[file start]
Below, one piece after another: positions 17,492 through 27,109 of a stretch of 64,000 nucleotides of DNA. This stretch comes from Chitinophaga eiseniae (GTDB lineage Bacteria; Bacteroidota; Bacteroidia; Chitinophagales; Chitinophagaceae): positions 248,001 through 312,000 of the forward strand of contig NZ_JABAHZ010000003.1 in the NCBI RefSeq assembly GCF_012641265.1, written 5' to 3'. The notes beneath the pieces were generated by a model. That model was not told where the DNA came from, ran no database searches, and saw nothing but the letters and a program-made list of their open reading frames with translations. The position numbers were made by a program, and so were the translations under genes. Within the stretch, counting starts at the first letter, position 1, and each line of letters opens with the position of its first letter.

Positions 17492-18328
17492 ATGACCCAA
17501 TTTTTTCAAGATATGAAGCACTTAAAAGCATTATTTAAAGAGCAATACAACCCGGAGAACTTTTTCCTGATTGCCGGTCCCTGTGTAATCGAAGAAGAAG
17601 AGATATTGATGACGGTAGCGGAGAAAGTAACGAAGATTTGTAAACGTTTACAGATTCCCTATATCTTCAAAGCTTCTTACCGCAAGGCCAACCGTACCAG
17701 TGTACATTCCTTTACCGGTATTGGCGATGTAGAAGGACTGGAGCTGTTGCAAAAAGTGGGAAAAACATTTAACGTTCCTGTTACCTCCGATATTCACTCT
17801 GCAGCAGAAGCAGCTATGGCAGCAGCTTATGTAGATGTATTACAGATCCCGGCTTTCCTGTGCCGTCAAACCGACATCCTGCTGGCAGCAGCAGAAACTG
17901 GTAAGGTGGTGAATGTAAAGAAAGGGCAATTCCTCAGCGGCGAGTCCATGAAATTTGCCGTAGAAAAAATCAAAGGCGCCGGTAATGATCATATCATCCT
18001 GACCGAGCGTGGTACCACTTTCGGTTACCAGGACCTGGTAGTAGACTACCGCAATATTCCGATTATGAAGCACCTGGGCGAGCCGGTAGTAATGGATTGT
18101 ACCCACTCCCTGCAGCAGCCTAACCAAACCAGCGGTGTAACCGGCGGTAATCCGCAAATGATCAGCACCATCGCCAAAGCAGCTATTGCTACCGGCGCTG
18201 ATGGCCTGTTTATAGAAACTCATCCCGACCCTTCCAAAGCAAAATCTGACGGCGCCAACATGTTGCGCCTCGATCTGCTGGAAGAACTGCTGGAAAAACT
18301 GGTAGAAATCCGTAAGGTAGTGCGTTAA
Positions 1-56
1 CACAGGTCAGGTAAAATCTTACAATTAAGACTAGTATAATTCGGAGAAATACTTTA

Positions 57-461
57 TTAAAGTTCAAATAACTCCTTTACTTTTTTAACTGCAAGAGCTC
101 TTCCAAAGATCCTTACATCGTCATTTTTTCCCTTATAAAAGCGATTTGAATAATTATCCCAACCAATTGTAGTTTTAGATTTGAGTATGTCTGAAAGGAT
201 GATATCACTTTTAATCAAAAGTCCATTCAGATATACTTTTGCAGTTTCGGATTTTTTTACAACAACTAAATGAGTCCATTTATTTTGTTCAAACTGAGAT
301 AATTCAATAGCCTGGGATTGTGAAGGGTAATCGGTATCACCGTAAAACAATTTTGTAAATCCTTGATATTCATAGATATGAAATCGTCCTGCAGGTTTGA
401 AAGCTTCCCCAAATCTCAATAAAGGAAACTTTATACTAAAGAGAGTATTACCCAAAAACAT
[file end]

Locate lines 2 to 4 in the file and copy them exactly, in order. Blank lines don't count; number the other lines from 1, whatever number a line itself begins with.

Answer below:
Positions 17492-18328
17492 ATGACCCAA
17501 TTTTTTCAAGATATGAAGCACTTAAAAGCATTATTTAAAGAGCAATACAACCCGGAGAACTTTTTCCTGATTGCCGGTCCCTGTGTAATCGAAGAAGAAG